# Are the exact measurements known of how big a meteor needs to be to breach the atmosphere and land on Earth versus burn up in it and disappear?

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Are the exact measurements known of how big a meteor needs to be to breach the atmosphere and land on Earth versus burn up in it and disappear?

In: Planetary Science

When I was a youngling at the planetarium I recall them* saying it would have to be about the size of a basketball to reach the ground

composition, angle and speed are variables that change the minimum size between burn and ground impact. i’m sure a theoretical scientist has a working model.

*typical masses of recovered meteorites are in the mass range 100 to 10000 grams; typical lengths are about 3 to 30 cm.*

https://meteorites.ucla.edu/faq/

I can’t find the numbers, but things larger than 100 m can usually make it to the ground in one piece. Smaller things, probably down to somewhere around a 20 cm, will tend to break up in the lower atmosphere, and land on the ground as fragments. Anything smaller will burn up entirely.

We can tell when something will absolutely make it through, and when something will absolutely not make it through. We determine it based on what its made of, how fast its going, how dense it is, and what angle it enters the atmosphere.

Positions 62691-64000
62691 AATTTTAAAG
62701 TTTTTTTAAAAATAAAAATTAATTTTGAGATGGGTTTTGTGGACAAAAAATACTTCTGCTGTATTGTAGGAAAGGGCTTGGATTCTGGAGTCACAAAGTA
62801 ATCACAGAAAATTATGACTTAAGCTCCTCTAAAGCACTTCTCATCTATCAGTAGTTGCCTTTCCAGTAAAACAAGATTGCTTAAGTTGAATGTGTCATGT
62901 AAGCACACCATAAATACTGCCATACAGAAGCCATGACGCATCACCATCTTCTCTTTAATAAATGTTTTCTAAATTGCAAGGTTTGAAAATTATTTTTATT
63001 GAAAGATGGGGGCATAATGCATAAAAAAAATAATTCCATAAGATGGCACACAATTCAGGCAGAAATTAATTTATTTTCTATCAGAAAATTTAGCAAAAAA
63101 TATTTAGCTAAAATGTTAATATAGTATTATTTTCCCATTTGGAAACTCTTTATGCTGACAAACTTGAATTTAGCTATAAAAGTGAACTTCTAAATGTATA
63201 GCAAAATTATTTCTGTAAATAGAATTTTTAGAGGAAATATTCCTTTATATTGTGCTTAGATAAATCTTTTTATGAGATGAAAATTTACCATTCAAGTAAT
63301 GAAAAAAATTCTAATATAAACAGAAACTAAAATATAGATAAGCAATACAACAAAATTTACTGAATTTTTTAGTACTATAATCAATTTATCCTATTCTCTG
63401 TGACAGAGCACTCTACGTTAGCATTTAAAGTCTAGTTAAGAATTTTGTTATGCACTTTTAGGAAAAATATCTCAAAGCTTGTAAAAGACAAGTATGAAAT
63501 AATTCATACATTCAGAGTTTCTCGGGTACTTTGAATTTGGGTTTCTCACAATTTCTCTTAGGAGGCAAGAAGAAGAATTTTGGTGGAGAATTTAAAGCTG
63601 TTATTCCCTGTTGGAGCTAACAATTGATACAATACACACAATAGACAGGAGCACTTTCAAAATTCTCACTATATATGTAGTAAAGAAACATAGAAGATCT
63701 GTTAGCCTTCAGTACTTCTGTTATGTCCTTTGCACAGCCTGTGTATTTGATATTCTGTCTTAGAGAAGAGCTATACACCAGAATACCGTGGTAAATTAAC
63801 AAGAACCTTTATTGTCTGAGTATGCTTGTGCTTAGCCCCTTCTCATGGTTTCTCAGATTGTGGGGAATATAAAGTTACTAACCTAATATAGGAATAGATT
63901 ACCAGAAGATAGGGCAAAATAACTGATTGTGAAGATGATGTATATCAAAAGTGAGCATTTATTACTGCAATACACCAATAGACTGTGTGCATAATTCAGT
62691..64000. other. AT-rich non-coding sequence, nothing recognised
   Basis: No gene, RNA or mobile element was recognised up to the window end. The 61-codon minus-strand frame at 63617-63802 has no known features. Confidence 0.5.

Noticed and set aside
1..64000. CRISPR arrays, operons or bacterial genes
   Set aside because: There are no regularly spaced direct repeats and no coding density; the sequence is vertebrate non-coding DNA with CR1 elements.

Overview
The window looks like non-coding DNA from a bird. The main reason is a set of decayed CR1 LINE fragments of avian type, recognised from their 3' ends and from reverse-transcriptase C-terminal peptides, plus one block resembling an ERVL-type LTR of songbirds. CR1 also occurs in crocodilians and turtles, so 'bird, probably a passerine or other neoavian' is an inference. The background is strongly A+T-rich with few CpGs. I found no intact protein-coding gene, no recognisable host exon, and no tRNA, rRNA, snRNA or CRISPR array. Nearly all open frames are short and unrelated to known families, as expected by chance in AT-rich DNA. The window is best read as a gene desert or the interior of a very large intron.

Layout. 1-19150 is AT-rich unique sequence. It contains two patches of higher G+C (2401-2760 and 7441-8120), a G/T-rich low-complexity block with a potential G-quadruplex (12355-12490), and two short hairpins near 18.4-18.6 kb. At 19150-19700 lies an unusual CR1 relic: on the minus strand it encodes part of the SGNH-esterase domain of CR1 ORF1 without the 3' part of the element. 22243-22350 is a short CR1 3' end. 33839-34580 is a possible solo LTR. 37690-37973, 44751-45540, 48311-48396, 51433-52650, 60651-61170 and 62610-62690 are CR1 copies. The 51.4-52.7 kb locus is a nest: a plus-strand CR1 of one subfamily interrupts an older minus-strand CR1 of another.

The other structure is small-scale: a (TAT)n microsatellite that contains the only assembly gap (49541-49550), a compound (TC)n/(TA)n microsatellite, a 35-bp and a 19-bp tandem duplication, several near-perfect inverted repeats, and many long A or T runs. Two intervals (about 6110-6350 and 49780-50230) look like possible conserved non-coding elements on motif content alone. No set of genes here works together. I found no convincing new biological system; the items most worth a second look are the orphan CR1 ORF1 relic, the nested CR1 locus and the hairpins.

But as you get closer to the middle of the two things, it becomes less clear. A 5m iron meteor will always make it through the atmosphere. A 3m rocky meteor never will. But what about a 4m meteor made of both iron and rock?

There are still too many variables to determine, for sure, the exact conditions required for it to reach the earth or burn up.

This is the closest we can get: https://www.purdue.edu/impactearth/ which is pretty good, but not exact.

Burning up in the atmosphere or making it to the ground in one piece aren’t the only possible outcomes. Sometimes meteors explode in the atmosphere, [as happened with the Tunguska event in 1908](https://en.m.wikipedia.org/wiki/Tunguska_event). If the meteor makes it to the ground but not in one piece, does that count?